Happy Father’s Day to You, Seahorses!
by Tami Weiss, FusedJaw.com
Seahorses are often referred to as the best dads in the animal kingdom – and for good reason – they’re the only animal where the male gets pregnant! That’s right, it’s the men that take on the joys of childbirth in these equine fishes.
How does he do it? He has a special patch of skin called a “brood pouch” that the female lays the eggs into. He then keeps the eggs safe until they hatch using a strong muscle to keep the pouch closed. When they hatch, he releases the fry (baby seahorses) to fend for themselves. The fry are exact replicas of the parents, except only a few millimeters long.
Some fun seahorse facts:
- As few as 8 or as many as 2000 seahorses can be born at one time, depending on the species.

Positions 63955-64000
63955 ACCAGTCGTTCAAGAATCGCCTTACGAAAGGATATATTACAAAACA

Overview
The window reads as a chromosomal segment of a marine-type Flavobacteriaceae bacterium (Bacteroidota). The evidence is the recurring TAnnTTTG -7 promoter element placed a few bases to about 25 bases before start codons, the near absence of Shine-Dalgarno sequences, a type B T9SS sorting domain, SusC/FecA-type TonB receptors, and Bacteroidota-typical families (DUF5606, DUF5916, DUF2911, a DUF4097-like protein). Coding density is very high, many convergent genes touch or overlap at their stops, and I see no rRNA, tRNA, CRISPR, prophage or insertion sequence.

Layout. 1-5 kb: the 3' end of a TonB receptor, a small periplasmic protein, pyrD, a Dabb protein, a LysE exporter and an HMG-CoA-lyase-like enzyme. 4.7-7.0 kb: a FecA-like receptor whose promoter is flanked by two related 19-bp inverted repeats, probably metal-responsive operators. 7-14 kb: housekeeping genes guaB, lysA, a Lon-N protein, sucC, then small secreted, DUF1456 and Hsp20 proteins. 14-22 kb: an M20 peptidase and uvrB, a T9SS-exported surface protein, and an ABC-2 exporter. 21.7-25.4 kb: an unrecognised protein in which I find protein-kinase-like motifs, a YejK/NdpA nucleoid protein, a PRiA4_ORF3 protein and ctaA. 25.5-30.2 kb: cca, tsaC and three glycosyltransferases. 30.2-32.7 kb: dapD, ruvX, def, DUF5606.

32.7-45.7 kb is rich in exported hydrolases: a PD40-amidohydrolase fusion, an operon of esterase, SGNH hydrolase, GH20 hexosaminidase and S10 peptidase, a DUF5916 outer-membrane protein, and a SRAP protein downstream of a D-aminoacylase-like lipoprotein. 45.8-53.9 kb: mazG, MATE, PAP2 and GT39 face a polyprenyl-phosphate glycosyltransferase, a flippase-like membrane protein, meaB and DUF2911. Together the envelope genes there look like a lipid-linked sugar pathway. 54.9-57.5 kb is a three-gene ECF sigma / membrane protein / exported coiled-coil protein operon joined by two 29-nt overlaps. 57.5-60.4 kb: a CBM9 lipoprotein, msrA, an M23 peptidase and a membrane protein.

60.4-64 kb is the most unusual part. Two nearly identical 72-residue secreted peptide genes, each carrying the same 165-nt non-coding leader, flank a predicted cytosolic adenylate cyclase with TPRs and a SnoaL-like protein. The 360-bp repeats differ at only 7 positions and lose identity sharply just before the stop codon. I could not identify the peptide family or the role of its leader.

- The male seadragon and the male pipefish, seahorse relatives, also incubates the eggs. However, another relative, the Ghost Pipefish, the female that incubates the eggs.
- Seahorses lack a tail fin for swimming. Instead, their tail has evolved to grasp objects to keep them anchored in place. To swim, they use their small dorsal fin on their backs, and steer with their pectoral fins which are located on their head behind their gills. For that reason, they are not very good swimmers.
- Adult seahorses do not have very many predators. They have bony plates covering their whole body which makes them unpalatable to most fish. The few animals that don’t seem to mind this are crabs, skates and rays, angler fish, tuna, penguins and other sea birds.
- The first recognized pygmy seahorse Hippocampus bargibanti, a species smaller than your thumbnail, was discovered on accident when a biologist studying the sea fans in the lab noticed this tiny fish that had hitched a ride on the sea fan he was studying.
- The smallest seahorse known is only 13mm long. Satomi’s pygmy seahorse was only discovered in the past year, and is less than the size of a penny. Its babies (or fry) are about the size of an apostrophy in a newspaper when born.